Posted on 16 July 2020
If you have been following our social media you may have seen this post, announcing that as of the 13th July a small number of staff would resume work onsite as part of a phased return. This is the first time we have been able to go into the Borthwick since the 17th March, apart from safety checks of the building carried out by our Conservation team. The Borthwick remains closed to the public, but staff can now begin working through the substantial backlog of remote copying orders and searching service requests.
As you might imagine, working onsite feels very different at the moment. We have implemented extensive procedures to make sure all staff can work and move around the building at a safe distance from each other and without sharing equipment. Wipes and hand sanitiser have been strategically placed around the building - our archives, of course, cannot be wiped down, so we have introduced a quarantine system to ensure they can be handled safely.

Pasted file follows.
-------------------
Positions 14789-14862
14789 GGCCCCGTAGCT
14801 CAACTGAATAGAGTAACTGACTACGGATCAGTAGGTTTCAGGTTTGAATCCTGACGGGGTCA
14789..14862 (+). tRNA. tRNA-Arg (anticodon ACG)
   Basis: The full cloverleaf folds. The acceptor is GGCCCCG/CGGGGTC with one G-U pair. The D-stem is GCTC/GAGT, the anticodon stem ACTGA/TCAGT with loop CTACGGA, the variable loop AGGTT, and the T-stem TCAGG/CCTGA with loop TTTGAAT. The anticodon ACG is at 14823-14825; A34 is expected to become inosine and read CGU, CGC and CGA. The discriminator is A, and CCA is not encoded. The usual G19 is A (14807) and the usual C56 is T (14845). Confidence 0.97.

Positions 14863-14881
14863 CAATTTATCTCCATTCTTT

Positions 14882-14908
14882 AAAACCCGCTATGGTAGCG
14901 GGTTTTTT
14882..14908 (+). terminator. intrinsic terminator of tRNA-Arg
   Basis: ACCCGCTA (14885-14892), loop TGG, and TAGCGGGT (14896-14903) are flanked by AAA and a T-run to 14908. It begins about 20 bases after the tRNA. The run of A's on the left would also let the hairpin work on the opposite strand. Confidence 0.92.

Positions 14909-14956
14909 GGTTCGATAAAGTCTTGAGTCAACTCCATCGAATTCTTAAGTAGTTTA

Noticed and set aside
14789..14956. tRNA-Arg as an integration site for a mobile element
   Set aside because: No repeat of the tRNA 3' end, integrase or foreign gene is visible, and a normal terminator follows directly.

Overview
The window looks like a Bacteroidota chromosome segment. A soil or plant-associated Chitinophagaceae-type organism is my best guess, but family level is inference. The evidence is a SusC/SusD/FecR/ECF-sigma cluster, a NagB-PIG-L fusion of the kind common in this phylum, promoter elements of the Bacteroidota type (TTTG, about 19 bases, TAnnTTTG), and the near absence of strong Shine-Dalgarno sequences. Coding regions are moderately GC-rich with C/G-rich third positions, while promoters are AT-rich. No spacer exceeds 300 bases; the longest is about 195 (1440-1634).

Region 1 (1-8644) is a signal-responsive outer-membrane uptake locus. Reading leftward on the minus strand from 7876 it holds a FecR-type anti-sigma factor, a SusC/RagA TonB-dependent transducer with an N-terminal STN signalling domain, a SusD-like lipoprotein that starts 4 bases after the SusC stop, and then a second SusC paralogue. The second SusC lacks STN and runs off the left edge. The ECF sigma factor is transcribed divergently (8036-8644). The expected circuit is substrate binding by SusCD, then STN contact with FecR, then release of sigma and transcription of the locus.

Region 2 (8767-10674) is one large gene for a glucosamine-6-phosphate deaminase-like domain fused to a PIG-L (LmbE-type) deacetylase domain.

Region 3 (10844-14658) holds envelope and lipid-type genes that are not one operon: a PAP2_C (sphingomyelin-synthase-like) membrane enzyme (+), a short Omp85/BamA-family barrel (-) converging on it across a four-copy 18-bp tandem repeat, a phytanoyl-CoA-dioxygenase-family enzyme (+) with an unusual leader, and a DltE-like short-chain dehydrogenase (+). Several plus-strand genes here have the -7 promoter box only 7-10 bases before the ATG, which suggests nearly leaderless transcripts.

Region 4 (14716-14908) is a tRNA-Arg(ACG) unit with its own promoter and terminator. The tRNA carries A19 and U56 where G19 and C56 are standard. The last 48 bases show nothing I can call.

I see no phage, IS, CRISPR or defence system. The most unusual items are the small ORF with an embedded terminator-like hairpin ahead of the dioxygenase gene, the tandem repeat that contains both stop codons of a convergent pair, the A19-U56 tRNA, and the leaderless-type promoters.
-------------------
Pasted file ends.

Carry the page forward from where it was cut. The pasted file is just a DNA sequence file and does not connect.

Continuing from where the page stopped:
This does not mean an end to remote working, as staff will continue to work from home to support the work being done by colleagues onsite, in addition to our ongoing programme of retroconversion. We have now reached the final section of the catalogue for the Community of the Resurrection at Mirfield and expect that to be added to Borthcat in the coming weeks. Meanwhile we have hit something of a milestone, having now added just over 14,000 new archival descriptions to Borthcat since we began our retroconversion work in March. That’s more than 800 descriptions a week! As always you can browse all of our online catalogues here.
Finally we have said goodbye to our Archives Trainee John this week, who is leaving us to begin studying for his professional archives and records management qualification. John has been with us for over a year, running our Facebook and Twitter social media with aplomb (and humour!) and contributing two entertaining blogs: on Charles Dickens and York’s church court records, and Isaac Havelock, a book lover in 17th century York. If you’re a reader of Family Tree Magazine you will also spot another article by John in this month’s issue, on the ‘Dade registers’ held at the Borthwick. William Dade (c 1740-1790) was a Yorkshire clergyman and antiquary whose sadly short-lived scheme for recording more detailed information in parish registers has long provided researchers with a wealth of detail about multiple generations of a family. We wish John all the best for his future studies!